>Anatomy of Peak Ridership for WMATA

>
I recently received some data from WMATA, in the form of the ridership for various half-hour portions of a typical May workday. Due to security concerns, the WMATA contact asked me to report the data only as “peaking factors”, which I define as dividing each bin by the maximum bin (see figure at right).

Based on the peak ridership, I decided to look into how many trains per hour WMATA runs to carry the peak load, and compare the change in ridership from the peak to the relative number of trains.


See this figure for the number of trains per hour. Because WMATA does not publish train schedules for peak periods, the data is not perfect, because it was collected by incrementing the departure time in the Ride Guide by 1 minute at a time. The train departure times are apparently not stored internally in any particular order, because though the ride guide reports three different options for travel to your destination, they are not necessarily the next three trains.

Additionally, I was interested in where people were entering the system on the red line. Last year, I obtained data for entries and exits during the morning peak hours, daytime, evening peak and late night, by station and month, for FY 2006 and some of FY 2007. This figure is a summary of red line entries by station for the AM and PM peaks.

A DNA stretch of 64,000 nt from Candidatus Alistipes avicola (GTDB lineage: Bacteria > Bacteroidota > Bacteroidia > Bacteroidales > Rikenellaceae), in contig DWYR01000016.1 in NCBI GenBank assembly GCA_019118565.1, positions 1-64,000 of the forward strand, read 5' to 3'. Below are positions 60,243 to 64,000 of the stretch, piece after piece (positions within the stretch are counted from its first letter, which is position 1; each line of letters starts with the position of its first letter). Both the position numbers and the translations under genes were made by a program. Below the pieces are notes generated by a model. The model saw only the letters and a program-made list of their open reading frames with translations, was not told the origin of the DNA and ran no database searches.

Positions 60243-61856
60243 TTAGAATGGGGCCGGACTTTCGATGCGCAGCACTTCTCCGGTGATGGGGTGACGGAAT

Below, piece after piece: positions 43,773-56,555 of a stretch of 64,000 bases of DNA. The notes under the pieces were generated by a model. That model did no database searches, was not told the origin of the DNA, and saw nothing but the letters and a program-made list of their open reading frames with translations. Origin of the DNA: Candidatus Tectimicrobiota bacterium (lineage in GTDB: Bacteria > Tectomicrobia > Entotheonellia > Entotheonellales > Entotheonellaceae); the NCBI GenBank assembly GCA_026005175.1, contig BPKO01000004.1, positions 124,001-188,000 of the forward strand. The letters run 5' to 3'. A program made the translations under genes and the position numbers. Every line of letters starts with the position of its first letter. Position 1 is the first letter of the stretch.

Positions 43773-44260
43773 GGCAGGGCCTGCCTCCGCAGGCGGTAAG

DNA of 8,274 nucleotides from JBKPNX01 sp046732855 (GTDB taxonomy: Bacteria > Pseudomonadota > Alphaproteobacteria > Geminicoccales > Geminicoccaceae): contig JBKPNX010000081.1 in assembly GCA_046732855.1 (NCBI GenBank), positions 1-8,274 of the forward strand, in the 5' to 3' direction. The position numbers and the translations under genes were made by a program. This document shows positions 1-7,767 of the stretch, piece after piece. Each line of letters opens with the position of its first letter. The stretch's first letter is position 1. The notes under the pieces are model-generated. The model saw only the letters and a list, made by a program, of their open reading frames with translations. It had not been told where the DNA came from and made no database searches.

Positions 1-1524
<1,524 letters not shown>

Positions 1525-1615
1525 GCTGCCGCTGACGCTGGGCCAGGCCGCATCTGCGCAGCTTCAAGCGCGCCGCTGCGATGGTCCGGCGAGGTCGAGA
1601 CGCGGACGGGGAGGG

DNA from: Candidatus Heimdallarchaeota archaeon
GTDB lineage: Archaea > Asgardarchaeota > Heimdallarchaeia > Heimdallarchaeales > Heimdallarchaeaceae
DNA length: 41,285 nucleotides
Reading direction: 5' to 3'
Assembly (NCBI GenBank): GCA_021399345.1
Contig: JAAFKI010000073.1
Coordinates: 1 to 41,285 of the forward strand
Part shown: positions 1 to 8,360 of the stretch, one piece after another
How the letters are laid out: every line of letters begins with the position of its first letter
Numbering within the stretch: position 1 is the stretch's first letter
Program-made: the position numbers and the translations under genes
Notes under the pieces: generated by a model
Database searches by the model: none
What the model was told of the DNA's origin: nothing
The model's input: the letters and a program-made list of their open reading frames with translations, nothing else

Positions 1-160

Looking at the number of trains per half hour graph, it looks like WMATA runs at least 75% of peak trains between the hours of 7 and 9 in the morning peak, and between 3:30 and 6:30 during the evening peak. These times are also when WMATA ridership is above 60% of peak ridership.

This figure shows passenger entry peak factor divided by train frequency peak factor. This is the best metric I could come up with for estimating how crowded a typical train should “feel”. Since the ridership data is based on entries, I use the train peak factor at Grosvenor-Strathmore (20 minutes away from Farragut North) for the time periods before 12 noon, and the data at Farragut North for the afternoon data.

My hypothesis when I started looking into this was that WMATA was probably reducing train service too early in the evening, and should increase the frequency of trains because ridership would justify the additional service. At least for the gross metrics I could determine based on the data I had available for the red line, I have to reject that hypothesis. My metric shows that for the majority of the day during a normal weekday, my “crowding factor” remains close to 1.0 and averages about 0.8, which is desirable because you wouldn’t want your trains to spend most of the day during non-rush hour at the same standing load as during rush hour. Not only is that less comfortable, but the riders during the day time are more likely to be able to choose some other form of transportation because the roads are not clogged. If the metric had risen significantly above 1.0 during some off-peak period (indicating that WMATA had decreased the number of trains significantly more than ridership) that would indicate more crowded trains during that period. Fortunately for the riders, it looks like WMATA is doing a good job balancing ridership with available system capacity.

Thanks to a source at WMATA for the data.

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About perkinsms